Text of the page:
Summary: A sermon on koinonia, fellowship of the church (Outline from John Stott in his book, The Living Church, Chapter 5 Fellowship, pages 91- 94; Seedthoughts from Daniel Overdorf's book, Rediscovering Community, Chapter 6 Intimately Connected)
A clear bottle with a top, water, vegetable oil, food coloring.
Scripture: John 17:11-16
There are two things in this bottle. Can you guess what they are? Colored water --- and oil. When we look at this bottle with oil and water in it, the first thing that we notice is that they remain separate from one another. Now, watch what happens when I shake the bottle. The water and oil appear to become one.
Have the oil and water really become one? Let's let the bottle stand for a little while and see what happens. Look! The water and oil have become separate again. That shows us that even when they were all mixed together, they were never really one.
This bottle is a pretty good picture of what Jesus wants us to be like in this world we live in.
Before Jesus was crucified, he prayed for his disciples. He prayed that as they lived in the world, they would not become part of the world. He wanted them to make a difference in the world -- just as the water added some color to the oil -- but he did not want them to become stained by the world. He wanted them to remain the person God made them to be. He wanted them to know his love and to share that love with others.
This prayer is for us too. Jesus said that just as his Father sent him into the world, he has sent us into the world. We must live in this world, but Jesus has called us to be separate. Just as this colored water remains separate from the oil, Jesus wants us to be separate from the world.
From this web page: http://www.sermons4kids.com/in-the-world.html
This has been the theme the past several weeks. Been focusing on the differences between us and the world, how we are to be distinct from the world. Also been focusing on the OT. At this point we are going to transition from the OT to the NT. We have talked about how the OT and the NT center on a covenant. Started with Abraham and then to Moses. Today our covenant is based on Jesus Christ and his sacrifice for our sins. The new covenant did not replace the old so much as it fulfilled it. ““Do not think that I have come to abolish the Law or the Prophets; I have not come to abolish them but to fulfill them.” Matthew 5:17, NIV. The elements of the old covenant- God’s promise of faithfulness and God’s demand for our faithfulness- remain intact. No, our salvation is not based on our faithfulness that is why Jesus Christ came because we fall so short. Just as in the old covenant, when we respond to the gospel offered through Jesus Christ, God desires for His followers to live in community, reflecting His love and character in the ways we relate with one another and with the surrounding world.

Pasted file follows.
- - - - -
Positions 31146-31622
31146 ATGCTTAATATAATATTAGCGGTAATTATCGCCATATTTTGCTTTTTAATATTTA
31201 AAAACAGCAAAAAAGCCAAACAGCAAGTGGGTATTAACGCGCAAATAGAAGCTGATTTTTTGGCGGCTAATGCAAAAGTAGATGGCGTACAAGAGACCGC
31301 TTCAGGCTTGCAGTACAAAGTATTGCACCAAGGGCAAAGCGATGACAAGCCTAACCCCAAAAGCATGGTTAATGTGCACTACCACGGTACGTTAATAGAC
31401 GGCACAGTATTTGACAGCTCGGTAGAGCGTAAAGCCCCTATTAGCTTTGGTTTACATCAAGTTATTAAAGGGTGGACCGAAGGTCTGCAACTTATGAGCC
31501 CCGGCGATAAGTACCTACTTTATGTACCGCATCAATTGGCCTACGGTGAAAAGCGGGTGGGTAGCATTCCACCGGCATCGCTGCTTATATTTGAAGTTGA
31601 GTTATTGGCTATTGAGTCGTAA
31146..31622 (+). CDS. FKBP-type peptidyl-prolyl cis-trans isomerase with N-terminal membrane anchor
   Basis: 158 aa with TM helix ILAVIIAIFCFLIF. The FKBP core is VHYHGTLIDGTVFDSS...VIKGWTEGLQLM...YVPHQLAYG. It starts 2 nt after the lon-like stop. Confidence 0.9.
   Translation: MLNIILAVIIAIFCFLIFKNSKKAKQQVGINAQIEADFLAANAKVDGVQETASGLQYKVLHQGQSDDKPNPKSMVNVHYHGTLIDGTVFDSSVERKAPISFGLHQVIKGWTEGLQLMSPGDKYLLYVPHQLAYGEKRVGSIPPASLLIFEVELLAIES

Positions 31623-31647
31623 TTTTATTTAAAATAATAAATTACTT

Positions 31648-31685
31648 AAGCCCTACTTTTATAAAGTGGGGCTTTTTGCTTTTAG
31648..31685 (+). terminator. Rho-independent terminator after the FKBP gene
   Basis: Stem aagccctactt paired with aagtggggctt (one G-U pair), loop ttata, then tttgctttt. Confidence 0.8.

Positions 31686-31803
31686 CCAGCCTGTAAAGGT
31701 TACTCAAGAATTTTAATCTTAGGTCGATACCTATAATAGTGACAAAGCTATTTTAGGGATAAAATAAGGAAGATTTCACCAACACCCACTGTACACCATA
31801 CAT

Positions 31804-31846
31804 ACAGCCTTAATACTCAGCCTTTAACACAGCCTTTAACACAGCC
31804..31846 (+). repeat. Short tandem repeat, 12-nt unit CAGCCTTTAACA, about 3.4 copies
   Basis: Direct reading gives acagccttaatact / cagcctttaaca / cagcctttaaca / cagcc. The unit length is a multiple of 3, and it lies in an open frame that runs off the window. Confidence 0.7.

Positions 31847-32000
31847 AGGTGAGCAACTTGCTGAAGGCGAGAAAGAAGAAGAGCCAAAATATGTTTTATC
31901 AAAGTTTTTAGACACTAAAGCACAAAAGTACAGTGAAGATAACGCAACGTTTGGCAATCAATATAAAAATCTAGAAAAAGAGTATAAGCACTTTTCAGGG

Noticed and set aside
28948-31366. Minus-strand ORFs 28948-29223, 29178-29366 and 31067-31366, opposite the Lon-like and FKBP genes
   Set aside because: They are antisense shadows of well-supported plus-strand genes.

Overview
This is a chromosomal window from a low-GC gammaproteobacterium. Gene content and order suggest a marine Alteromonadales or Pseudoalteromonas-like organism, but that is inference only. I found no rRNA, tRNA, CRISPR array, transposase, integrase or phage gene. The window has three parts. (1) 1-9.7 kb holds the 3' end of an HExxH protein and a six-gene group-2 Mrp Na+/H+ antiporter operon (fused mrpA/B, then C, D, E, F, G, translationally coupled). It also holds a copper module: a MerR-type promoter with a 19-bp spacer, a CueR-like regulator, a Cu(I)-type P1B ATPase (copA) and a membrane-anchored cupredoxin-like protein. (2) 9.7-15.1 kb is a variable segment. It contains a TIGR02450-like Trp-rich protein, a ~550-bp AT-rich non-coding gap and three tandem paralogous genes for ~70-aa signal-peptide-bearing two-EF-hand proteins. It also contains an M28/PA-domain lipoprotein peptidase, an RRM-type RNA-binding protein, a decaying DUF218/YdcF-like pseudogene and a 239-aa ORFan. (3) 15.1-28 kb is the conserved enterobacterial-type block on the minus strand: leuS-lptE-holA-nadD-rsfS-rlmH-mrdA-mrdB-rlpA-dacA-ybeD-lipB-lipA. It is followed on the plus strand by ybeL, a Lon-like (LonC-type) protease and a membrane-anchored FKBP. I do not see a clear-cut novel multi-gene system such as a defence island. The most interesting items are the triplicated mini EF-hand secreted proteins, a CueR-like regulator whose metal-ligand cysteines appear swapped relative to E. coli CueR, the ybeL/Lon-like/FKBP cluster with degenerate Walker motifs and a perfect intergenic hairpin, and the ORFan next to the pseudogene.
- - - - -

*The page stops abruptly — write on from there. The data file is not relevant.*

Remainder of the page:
When we talk about God’s community, God’s people, in our day we are referring to the church. This is correct (ekklesia) but it is interesting that in the gospel’s Jesus did not talk about the church very much. He mainly talked about the Kingdom of God or heaven.
Even though Jesus didn’t say a lot about the church, he did say several radical things about family. Look up and read Mark 3:21, 31-35
Though the nature of Jesus’ relationship with His immediate family at this point in time remains a mystery- Jesus’ provided significant teaching on this occasion concerning the relationships of his followers. In Christ, and with Christ, we are family. As family, we share relationships with the same Father. All Christians are brothers and sisters.
While many people hunger for such family closeness, we often miss the opportunities that stand immediately before us. Tammy Harris of Roanoke, Virginia, began searching for her biological mother when she turned 21. A year of searching proved fruitless. Tammy did not realize, however, that her mother, Joyce Schultz, had been searching for her for 20 years- the same Joyce Schultz who worked alongside her at the same convenience store. When Joyce overheard Tammy speaking with another coworker about her search for her biological mother, Joyce’s ears perked. The two compared stories and birth certificates. When the coworkers realized they were, indeed, mother and daughter, “We held on for the longest time,” Tammy said. “It was the best day of my life.” Christians often sit side by side in the church pews, week after week, and fail to realize the depth of relationship they share in Jesus Christ.
The early church used a term to describe the intimate relationships that naturally develop among followers of Christ- koinonia. In today’s English this translates as fellowship. Unfortunately, the idea of fellowship in today’s language fails to capture the depth of this word. Koinonia grows from the same root as koine, which means “common.” This means that people shared something in common. The NT use of koinonia indicates that Christians do not just share friendship with one another; rather, they partner with one another in Christ and for Christ.